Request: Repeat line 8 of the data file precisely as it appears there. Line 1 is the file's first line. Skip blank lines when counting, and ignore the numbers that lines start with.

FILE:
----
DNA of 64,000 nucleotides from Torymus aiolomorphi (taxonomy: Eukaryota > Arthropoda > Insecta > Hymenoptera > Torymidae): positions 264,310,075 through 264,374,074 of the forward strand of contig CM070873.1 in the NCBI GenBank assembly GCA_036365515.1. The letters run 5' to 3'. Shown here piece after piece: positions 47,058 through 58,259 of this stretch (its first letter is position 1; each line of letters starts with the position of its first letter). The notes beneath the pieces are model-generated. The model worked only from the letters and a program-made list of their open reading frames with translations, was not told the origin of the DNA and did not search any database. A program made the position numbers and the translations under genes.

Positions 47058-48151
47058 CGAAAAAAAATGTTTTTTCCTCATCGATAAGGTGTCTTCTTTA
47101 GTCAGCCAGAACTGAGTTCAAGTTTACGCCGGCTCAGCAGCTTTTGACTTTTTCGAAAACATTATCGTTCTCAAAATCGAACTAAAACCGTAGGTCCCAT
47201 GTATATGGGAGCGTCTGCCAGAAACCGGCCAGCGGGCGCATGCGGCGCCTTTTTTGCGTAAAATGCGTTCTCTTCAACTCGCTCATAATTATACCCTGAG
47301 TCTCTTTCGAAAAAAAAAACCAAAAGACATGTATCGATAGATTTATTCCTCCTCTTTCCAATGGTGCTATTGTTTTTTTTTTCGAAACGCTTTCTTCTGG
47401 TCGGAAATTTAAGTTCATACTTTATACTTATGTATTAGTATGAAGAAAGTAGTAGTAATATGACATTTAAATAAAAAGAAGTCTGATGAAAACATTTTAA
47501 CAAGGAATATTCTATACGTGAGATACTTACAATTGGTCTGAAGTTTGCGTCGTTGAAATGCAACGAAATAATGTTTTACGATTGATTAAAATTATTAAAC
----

47501 CAAGGAATATTCTATACGTGAGATACTTACAATTGGTCTGAAGTTTGCGTCGTTGAAATGCAACGAAATAATGTTTTACGATTGATTAAAATTATTAAAC